If you spend enough time reading or writing, you find a voice, but you also find certain tastes. You find certain writers who when they write, it makes your own brain voice like a tuning fork, and you just resonate with them. And when that happens, reading those writers … becomes a source of unbelievable joy. It’s like eating candy for the soul.

And I sometimes have a hard time understanding how people who don’t have that in their lives make it through the day.

If he wants to be an asshole, it’s a free country. Millions before him have made the same life choice.
vintageanchorbooks:

“Once you let people know anything about what you think, that’s it, you’re dead. Then they’ll be jumping about in your mind, taking things out, holding them up to the light and killing them, yes, killing them, because thoughts are supposed to stay and grow in quiet, dark places, like butterflies in cocoons.” ― Helen Oyeyemi, The Icarus Girl

vintageanchorbooks:

“Once you let people know anything about what you think, that’s it, you’re dead. Then they’ll be jumping about in your mind, taking things out, holding them up to the light and killing them, yes, killing them, because thoughts are supposed to stay and grow in quiet, dark places, like butterflies in cocoons.” 
― Helen OyeyemiThe Icarus Girl

Each beat of your heart is a small miracle, you know, so don’t get carried away.
The Children’s Room has gone [x] days without singing a song from Frozen or Tangled.
How strange it is. We have these deep terrible lingering fears about ourselves and the people we love. Yet we walk around, talk to people, eat and drink. We manage to function. The feelings are deep and real. Shouldn’t they paralyze us? How is it we can survive them, at least for a little while? We drive a car, we teach a class. How is it no one sees how deeply afraid we were, last night, this morning? Is it something we all hide from each other, by mutual consent? Or do we share the same secret without knowing it? Wear the same disguise?
vintageanchorbooks:

"The bitterest tears shed over graves are for words left unsaid and deeds left undone."—from Little Foxes (1865) by Harriet Beecher Stowe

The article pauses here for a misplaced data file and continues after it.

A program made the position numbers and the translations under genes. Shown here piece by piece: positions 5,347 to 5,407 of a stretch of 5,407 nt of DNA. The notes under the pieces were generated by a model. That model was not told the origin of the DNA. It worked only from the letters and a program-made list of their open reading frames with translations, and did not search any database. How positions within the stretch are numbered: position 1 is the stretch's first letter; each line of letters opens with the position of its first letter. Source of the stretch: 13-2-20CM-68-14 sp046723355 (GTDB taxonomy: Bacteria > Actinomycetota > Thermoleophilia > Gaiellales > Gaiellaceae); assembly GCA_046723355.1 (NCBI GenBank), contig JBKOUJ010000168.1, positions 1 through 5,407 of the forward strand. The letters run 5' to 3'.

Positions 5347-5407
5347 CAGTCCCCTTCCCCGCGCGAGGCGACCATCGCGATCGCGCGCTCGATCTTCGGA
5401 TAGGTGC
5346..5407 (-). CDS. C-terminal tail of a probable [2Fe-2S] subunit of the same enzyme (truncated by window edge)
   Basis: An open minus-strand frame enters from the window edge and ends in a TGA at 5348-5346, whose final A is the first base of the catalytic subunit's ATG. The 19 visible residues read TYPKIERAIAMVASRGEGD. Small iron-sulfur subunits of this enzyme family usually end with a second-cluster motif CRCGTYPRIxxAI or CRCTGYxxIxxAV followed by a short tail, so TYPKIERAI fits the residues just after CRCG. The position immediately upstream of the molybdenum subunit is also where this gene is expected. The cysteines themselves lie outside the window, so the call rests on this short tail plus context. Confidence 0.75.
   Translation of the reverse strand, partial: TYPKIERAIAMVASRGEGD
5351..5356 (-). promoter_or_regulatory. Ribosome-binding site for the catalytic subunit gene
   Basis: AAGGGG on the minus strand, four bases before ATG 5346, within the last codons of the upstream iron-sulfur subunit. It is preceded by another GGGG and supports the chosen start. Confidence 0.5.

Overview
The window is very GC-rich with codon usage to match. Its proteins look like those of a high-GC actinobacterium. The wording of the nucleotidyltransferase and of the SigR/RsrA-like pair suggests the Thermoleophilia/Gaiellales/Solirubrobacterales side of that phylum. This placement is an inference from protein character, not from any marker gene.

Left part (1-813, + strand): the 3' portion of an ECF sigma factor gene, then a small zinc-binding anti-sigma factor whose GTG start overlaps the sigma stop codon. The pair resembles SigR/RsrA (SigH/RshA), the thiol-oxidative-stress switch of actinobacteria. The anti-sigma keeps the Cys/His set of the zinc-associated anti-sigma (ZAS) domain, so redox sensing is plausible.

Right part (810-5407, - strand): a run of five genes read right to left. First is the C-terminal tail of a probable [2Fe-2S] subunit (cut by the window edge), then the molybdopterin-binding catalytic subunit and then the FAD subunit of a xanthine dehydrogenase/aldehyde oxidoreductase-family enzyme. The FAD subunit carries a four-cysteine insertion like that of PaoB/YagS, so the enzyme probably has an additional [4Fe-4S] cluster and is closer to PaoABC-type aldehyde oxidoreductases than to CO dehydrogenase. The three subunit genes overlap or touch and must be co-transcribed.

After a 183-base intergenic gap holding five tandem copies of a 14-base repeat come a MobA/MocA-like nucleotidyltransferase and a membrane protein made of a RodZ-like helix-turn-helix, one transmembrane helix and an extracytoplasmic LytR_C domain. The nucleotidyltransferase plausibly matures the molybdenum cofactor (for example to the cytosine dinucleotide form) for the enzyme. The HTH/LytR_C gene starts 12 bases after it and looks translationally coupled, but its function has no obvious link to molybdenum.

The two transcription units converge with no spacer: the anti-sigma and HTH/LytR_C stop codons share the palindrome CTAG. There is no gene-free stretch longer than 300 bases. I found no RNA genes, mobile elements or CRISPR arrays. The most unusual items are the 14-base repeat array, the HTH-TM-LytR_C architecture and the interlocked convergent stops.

vintageanchorbooks:

"The bitterest tears shed over graves are for words left unsaid and deeds left undone."
—from Little Foxes (1865) by Harriet Beecher Stowe

theparisreview:

“Do you know why teachers use me? Because I speak in tongues. I write metaphors. Every one of my stories is a metaphor you can remember. The great religions are all metaphor. We appreciate things like Daniel and the lion’s den, and the Tower of Babel. People remember these metaphors because they are so vivid you can’t get free of them and that’s what kids like in school. They read about rocket ships and encounters in space, tales of dinosaurs. All my life I’ve been running through the fields and picking up bright objects. I turn one over and say, Yeah, there’s a story.” —Ray Bradbury, born on this day in 1920

theparisreview:

“Do you know why teachers use me? Because I speak in tongues. I write metaphors. Every one of my stories is a metaphor you can remember. The great religions are all metaphor. We appreciate things like Daniel and the lion’s den, and the Tower of Babel. People remember these metaphors because they are so vivid you can’t get free of them and that’s what kids like in school. They read about rocket ships and encounters in space, tales of dinosaurs. All my life I’ve been running through the fields and picking up bright objects. I turn one over and say, Yeah, there’s a story.” —Ray Bradbury, born on this day in 1920

theparisreview:

“You have to write the way you see things. I tell people, Make a list of ten things you hate and tear them down in a short story or poem. Make a list of ten things you love and celebrate them. When I wrote Fahrenheit 451 I hated book burners and I loved libraries. So there you are.” —Ray Bradbury
Illustration from the first serialization of the novel in Playboy (March, April, and May 1954).

theparisreview:

“You have to write the way you see things. I tell people, Make a list of ten things you hate and tear them down in a short story or poem. Make a list of ten things you love and celebrate them. When I wrote Fahrenheit 451 I hated book burners and I loved libraries. So there you are.” —Ray Bradbury

Illustration from the first serialization of the novel in Playboy (March, April, and May 1954).

catagator:

These two pictures from the director of the Ferguson Public Library and the library’s instagram are also worth sharing. 

TAXONOMY

librarianproblems:

EXPECTATION:

image

REALITY:

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Submitted by Megan

The ability to read becomes devalued when what one has learned to read adds nothing of importance to one’s life.

strandbooks:

Underlined passage, Walden by Henry David Thoreau, page 85.

I don’t know about you, but I could sure use a cottage full of books.